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  • What Publishers Look For In Games

    - David Logan
  • Publishing 101 | Publishing 102 | Publishing 103

    This is David Logan, CEO of Akupara Games, and I'm back with the final part of my game publishing trilogy! For those of you who have stumbled across this series for the first time, let me direct you to the original article that aims to guide you to making the decision to self-publish or partner with another studio to publish your game. After that, you can learn how to find the best game publisher for you in the follow up article. Take your time; I'll be here for you when you're ready!

    All caught up? Great! By now, you've decided that a publisher route is exactly the way you want to go, found some great potential publisher fits, and know what you might want to talk to them about once you've got your foot in the door. Now what? Well, it's time for you to craft your pitch and materials, get noticed, and actually get your foot in the door!

    The Basics

    These are the primary materials that you will want to prepare as you begin reaching out to publishers. It may seem like a lot, but you really want to be prepared and confident in your own idea and to leave the best impression possible. With the following materials you are telling the publishers that you are a serious studio, and have already poured a ton of time, sweat, and thought into your game.


    • A good trailer will pique the interest of publishers before anything else

    • Be clear about what the game is all about - concept, plot, genre, gameplay, etc

      • The most effective way for your pitch to be dismissed is if there are too many unanswered questions about basic things after watching your trailer

      • Your game's content should be clear to the viewer

    • A trailer is a really powerful asset because it provides a good peek at how all the aspects of the world you're creating come together - audio, art, design, etc.

      • This will be one of the few opportunities for them to see your game come to life during your pitch, as most other material will be text and still images

      • Be careful that you aren't hiding something vital through the trailer; in which case, a publisher may just prefer concept art and a prototype

    • Make sure that your trailer does your creation justice and accurately represents what you want to showcase at that moment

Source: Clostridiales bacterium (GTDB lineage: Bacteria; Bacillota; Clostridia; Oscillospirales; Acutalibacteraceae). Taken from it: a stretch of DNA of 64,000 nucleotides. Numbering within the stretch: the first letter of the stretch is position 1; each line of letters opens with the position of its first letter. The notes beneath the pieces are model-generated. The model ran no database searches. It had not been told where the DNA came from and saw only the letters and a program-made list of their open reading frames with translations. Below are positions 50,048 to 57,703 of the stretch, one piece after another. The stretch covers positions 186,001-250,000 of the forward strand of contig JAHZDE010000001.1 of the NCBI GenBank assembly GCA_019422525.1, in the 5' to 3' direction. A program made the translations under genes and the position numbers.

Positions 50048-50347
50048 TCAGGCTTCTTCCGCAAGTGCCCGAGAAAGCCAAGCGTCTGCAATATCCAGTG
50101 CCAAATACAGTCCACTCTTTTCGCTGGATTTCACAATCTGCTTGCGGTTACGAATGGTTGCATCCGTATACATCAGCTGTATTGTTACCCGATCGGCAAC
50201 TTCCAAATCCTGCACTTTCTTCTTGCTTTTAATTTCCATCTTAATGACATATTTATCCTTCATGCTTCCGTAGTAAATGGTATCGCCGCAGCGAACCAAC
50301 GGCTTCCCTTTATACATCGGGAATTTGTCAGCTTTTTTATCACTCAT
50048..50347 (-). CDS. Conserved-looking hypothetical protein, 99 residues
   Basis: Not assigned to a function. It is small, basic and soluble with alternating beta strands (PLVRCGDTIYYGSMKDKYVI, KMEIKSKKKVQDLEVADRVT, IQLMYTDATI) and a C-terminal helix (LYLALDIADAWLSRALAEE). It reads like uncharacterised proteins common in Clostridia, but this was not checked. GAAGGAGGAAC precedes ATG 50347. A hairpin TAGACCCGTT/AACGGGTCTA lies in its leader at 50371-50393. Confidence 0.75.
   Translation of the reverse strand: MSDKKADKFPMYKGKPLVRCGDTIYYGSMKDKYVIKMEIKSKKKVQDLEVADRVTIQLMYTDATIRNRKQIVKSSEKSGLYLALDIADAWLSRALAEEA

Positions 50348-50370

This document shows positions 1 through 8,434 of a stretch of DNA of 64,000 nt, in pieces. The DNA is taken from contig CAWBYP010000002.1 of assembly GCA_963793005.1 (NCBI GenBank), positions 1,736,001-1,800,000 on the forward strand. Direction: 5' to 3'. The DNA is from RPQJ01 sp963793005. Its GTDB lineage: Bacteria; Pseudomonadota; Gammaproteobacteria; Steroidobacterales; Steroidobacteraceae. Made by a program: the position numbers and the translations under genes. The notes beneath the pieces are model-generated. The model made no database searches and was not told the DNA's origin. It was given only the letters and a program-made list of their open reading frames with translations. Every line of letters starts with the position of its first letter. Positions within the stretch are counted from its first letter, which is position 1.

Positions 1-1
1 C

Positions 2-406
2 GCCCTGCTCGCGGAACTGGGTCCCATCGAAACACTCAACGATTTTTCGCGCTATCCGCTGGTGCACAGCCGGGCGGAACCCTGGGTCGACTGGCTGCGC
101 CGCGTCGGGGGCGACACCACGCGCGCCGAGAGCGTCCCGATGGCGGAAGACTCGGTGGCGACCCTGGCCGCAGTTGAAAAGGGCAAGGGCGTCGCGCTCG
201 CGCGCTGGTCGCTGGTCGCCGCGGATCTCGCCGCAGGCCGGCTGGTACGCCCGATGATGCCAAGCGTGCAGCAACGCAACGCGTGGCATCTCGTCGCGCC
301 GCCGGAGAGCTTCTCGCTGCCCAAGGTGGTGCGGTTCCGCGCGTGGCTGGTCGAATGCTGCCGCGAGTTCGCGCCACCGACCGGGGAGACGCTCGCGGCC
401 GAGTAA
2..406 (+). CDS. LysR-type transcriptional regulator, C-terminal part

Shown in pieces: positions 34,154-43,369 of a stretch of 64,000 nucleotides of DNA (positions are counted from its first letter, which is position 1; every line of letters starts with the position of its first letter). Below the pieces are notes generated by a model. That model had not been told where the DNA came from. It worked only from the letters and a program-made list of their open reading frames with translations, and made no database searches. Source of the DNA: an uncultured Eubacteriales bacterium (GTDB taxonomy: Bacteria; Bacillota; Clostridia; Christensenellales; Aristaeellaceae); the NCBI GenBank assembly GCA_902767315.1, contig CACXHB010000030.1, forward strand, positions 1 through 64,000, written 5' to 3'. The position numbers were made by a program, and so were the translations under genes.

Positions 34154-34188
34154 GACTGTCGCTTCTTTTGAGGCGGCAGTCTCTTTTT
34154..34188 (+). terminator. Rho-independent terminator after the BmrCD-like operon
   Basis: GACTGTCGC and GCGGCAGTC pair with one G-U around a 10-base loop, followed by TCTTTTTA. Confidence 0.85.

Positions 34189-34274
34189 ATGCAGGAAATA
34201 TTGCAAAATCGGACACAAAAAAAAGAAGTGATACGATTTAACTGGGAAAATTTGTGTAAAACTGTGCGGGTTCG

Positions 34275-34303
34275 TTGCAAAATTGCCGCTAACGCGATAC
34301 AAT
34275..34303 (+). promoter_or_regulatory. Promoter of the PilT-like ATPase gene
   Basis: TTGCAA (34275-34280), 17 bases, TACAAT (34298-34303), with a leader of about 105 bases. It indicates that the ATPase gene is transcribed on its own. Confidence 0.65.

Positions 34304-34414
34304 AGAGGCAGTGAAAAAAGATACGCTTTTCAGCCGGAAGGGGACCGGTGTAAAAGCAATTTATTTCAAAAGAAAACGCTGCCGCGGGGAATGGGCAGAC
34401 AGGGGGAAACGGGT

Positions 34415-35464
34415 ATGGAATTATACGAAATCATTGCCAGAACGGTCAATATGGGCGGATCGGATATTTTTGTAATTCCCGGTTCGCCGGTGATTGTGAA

• Let your trailer shine and show what makes it unique

      • What will make people talk about your game?

      • How are they going to talk about it after watching it?

    • Check out "How To Make an Indie Game Trailer | Game Maker's Toolkit" on YouTube

    Subnautica was developed and self-published by Unknown Worlds Entertainment. The focus of their trailer is creating a cinematic experience, like something you'd see before the latest superhero movie. It tells a clear story, starting with an immediate hook, transitioning to the studio's logo, gameplay footage, voice over detailing the player experience that feels congruent with the game's theme, and then ramping up in intensity until it hits a chilling button to finish out the trailer. It even sprinkles in pull quotes from Youtube influencers rather than traditional media outlets.

    Team Cherry's Hollow Knight has a more simplified trailer whose primary focus is gameplay. By showcasing the game's mechanics and aesthetics, it allows the viewer insight to a game that has multiple areas, enemies, bosses, skills, and much more. A trap that this trailer did not fall into was overlaying music over each scene; rather, it kept the scenes intact with sound effects as music accompanied these scenes. Without those sound effects, your game doesn't feel as alive or realized - it just feels flat. It's important to note that this trailer also features on screen text to fill in the gaps of viewer's knowledge. A two minute trailer is never going to be enough to show everyone the fine details, so don't be afraid to drop in with some text to make sure everyone's on the same page.